Deny it all you want, but there was a time when a relationship wasn’t official unless it was “Facebook official.” Whether this electronic proclamation was rooted in a true expression of happiness, just a way to brag to your friends, or specifically used to ward off any other potential suitors, relationship status acceptance was a major milestone for any new undergraduate couple. If you weren’t Facebook official in college, there was always a reason, and unless you were both cool with it just being a hookup, it usually didn’t end well.
As we emerged from our collegiate circles into the real world, however, the dynamic of Facebook changed alongside our relationships. Once a dire social essential, Facebook is now more of a reluctant necessity for staying in touch with distant family and friends. Relationships, not too long ago easy to come by, easy to abandon, and centered around 2:00am on the weekends, have since been replaced by awkward dates and a general unwillingness to waste time with a person you couldn’t be serious about down the road. Out of the same collegiate social circle, you can now date multiple people at once and not have your reputation ruined, although doing so is obviously not something you want to broadcast.
Facebook has become less important, and with it, relationships more undefined, yet the book of faces remains omnipresent. You can claim not to care, and do so genuinely a lot of times, but not being “Facebook official” with your significant other when both of you are on the site just ends up being as awkward as insisting on it. So what happens when you get “in a relationship” as a postgrad these days? Lucky for you, I just got to experience it first hand.
People think that the day you go Facebook official is the day you got together.
Perhaps a hangover from a time not too long ago when everyone knew everyone’s business anyhow, people assume that if they don’t know something, it doesn’t exist. You could have been together already for a month or a year, but the day it goes Facebook official is the day of note to the public. If someone on Facebook wasn’t aware of the gradual and natural progression of your relationship, all of a sudden you are JUMPING into a relationship SO QUICKLY simply because of their own obliviousness. When you explain that you simply were making sure the relationship was real before making it far more serious and public, somehow YOU are made out to be the weirdo.
You get inundated with requests for information.
This of course leads to family and friends alike wanting to know the entire story instantly upon seeing the news. Luckily, talking to them about your boyfriend or girlfriend tends to come rather easily, but still, the level of demand is as absurd as the immediacy of the requests. Without any shortage of reality TV to keep up with, parents, siblings, and friends still need to know everything and they need to know it immediately. Make sure you accept the relationship request when you have some free time, because you’re not going to be doing anything but answering questions for a while.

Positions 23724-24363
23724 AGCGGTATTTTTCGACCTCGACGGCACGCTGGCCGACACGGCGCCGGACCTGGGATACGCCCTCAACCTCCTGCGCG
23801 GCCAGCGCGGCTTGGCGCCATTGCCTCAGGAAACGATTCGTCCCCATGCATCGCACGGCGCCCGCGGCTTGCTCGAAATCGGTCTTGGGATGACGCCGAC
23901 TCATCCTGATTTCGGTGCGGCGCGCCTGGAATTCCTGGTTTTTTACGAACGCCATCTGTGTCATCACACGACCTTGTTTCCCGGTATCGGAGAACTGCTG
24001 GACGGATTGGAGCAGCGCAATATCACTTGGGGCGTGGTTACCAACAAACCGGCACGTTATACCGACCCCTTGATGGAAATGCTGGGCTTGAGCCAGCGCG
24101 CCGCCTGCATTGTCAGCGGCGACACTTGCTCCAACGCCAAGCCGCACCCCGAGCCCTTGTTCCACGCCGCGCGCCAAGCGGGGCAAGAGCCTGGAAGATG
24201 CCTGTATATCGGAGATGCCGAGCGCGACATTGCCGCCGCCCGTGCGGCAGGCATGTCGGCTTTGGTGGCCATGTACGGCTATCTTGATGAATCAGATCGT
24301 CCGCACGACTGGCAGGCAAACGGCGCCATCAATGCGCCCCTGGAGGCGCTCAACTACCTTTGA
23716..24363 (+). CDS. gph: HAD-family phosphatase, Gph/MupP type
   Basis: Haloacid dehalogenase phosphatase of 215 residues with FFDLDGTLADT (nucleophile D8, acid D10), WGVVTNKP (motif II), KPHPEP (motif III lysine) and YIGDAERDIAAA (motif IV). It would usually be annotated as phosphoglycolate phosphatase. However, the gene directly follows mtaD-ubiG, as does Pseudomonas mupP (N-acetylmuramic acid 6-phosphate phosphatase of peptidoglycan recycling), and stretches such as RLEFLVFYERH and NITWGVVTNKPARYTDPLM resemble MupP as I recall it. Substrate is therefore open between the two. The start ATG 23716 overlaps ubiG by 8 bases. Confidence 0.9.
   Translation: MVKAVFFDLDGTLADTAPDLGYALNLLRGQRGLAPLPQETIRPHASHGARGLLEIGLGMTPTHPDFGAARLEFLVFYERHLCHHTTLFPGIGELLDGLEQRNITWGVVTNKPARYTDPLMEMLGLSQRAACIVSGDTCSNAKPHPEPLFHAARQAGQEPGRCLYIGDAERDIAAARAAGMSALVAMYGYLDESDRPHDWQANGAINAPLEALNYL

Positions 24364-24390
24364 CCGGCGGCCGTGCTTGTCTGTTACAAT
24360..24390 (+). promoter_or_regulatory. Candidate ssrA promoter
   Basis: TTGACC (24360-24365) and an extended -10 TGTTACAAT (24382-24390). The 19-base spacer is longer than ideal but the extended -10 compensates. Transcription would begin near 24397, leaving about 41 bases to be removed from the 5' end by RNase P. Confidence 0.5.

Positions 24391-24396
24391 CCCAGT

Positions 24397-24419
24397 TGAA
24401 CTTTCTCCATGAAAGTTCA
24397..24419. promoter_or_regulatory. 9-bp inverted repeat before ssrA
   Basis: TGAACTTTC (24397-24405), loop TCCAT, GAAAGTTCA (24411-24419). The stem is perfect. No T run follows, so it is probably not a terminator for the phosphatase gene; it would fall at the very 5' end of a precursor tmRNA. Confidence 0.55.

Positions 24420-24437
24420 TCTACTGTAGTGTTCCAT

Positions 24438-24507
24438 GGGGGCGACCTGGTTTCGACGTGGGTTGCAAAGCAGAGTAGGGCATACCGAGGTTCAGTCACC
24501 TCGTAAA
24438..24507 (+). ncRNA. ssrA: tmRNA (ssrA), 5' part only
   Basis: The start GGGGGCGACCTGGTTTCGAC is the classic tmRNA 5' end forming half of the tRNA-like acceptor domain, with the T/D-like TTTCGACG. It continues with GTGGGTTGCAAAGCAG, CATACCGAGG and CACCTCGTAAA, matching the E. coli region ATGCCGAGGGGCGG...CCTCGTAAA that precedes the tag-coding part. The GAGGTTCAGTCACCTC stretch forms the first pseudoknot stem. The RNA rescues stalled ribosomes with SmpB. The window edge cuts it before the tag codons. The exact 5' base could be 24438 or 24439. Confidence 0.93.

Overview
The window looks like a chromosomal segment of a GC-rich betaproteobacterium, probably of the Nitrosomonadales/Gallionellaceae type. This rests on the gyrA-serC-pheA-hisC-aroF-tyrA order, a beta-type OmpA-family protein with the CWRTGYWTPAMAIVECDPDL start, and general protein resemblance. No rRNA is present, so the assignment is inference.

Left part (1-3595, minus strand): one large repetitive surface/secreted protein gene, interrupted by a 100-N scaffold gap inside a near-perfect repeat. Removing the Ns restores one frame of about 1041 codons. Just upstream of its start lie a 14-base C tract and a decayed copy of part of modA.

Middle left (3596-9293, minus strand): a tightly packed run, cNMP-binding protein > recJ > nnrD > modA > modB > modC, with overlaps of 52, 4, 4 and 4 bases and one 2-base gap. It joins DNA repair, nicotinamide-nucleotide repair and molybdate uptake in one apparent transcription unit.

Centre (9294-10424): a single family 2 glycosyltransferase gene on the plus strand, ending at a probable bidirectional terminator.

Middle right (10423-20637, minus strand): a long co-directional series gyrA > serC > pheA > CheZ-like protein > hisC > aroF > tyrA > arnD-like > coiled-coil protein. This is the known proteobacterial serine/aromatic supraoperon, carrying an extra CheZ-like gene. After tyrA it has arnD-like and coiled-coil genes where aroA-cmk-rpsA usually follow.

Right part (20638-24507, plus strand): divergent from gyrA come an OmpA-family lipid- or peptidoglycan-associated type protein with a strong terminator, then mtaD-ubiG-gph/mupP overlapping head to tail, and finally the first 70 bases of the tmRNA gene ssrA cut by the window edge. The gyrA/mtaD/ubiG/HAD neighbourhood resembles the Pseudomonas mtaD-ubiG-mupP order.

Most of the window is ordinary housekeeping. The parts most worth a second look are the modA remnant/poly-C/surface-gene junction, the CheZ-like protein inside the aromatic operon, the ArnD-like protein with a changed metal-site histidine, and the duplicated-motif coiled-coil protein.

The different tiers of your friends become clear.
There are those who already knew, and those who didn’t because you’re not that close. This may be more prominent for girls, as I simply didn’t tell some good long distance friends because it never came up or we hadn’t had a serious talk in a month or two, but my girlfriend got hit with a hilarious number of “Why didn’t you tell me?” messages that firmly established the sender as only a mid-tier friend. The funny thing with relationships that happen independent of Facebook is that the important people already know ahead of time, relegating the actual online status to even lesser importance.
Everyone wants to creep.
Since then, I have been friend requested by a best friend and a grandmother, both of whom I have never met. Naturally, the friend got left in the cue for being a creep, and the grandmother got the “Acquaintance” status just like my own extended family. Perhaps only more blatant for girls, Facebook friends of both sides start clicking on the readily available link now to do some research of their own. Why not just ask their respective friend in the relationship or simply wait until the inevitable face to face meeting? Because the need for immediate judgment apparently overrules normal social interaction and patience alike.
Know what you’re getting yourself into.
No one really thinks that collegiate relationships are that serious, Facebook official or not, nor do they expect them to last. When you make a big deal about it as a postgrad, however, it is a completely different experience. Both of your entire families will now know. Simply the act of “going public” is a declaration that you are serious enough to progress. If you aren’t ready to exchange decently long messages with a grandmother not your own or accept an invitation to Thanksgiving, you have think before you act.
Does going “Facebook official” matter as a postgrad? In some ways, it’s a bigger deal that it’s ever been. In others, it has completely lost its importance. Facebook as a postgrad is definitely different, however, and if you aren’t prepared, you’re going to be making the same embarrassing mistakes your parents and other postgrads do soon enough.